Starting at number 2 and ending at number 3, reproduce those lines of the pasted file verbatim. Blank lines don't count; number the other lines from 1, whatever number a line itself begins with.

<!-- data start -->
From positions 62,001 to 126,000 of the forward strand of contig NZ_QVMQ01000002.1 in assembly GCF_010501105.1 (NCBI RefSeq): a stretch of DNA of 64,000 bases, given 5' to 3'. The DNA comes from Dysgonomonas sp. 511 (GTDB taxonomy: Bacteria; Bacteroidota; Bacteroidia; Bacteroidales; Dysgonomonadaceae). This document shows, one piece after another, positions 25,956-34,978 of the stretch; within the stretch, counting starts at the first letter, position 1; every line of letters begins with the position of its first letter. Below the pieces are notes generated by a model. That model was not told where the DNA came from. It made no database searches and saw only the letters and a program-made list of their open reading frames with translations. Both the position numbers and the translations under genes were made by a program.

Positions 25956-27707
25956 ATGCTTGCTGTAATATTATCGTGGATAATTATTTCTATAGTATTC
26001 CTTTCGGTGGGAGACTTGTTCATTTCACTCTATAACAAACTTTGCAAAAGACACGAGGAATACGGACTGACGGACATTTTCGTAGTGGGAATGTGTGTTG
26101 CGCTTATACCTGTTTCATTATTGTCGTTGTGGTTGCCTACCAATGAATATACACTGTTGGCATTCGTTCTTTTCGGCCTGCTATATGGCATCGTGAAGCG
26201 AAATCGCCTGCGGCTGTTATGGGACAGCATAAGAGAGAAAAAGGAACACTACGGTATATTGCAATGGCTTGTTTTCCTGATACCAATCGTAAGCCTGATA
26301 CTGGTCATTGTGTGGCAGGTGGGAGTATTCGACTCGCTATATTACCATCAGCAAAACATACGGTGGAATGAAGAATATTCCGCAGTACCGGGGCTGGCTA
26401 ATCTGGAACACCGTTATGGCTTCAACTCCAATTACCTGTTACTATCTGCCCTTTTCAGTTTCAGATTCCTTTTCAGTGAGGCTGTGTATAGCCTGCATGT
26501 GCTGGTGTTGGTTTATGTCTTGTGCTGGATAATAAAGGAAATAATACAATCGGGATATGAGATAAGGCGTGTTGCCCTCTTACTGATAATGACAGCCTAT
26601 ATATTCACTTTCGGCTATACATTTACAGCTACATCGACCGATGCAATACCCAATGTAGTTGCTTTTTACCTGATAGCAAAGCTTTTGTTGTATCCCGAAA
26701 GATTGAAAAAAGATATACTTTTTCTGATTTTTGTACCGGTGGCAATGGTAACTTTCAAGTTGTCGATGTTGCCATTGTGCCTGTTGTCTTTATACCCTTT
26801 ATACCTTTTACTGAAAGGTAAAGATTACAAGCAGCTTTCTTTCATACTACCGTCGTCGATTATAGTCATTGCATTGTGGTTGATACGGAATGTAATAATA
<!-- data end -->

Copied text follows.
Positions 25956-27707
25956 ATGCTTGCTGTAATATTATCGTGGATAATTATTTCTATAGTATTC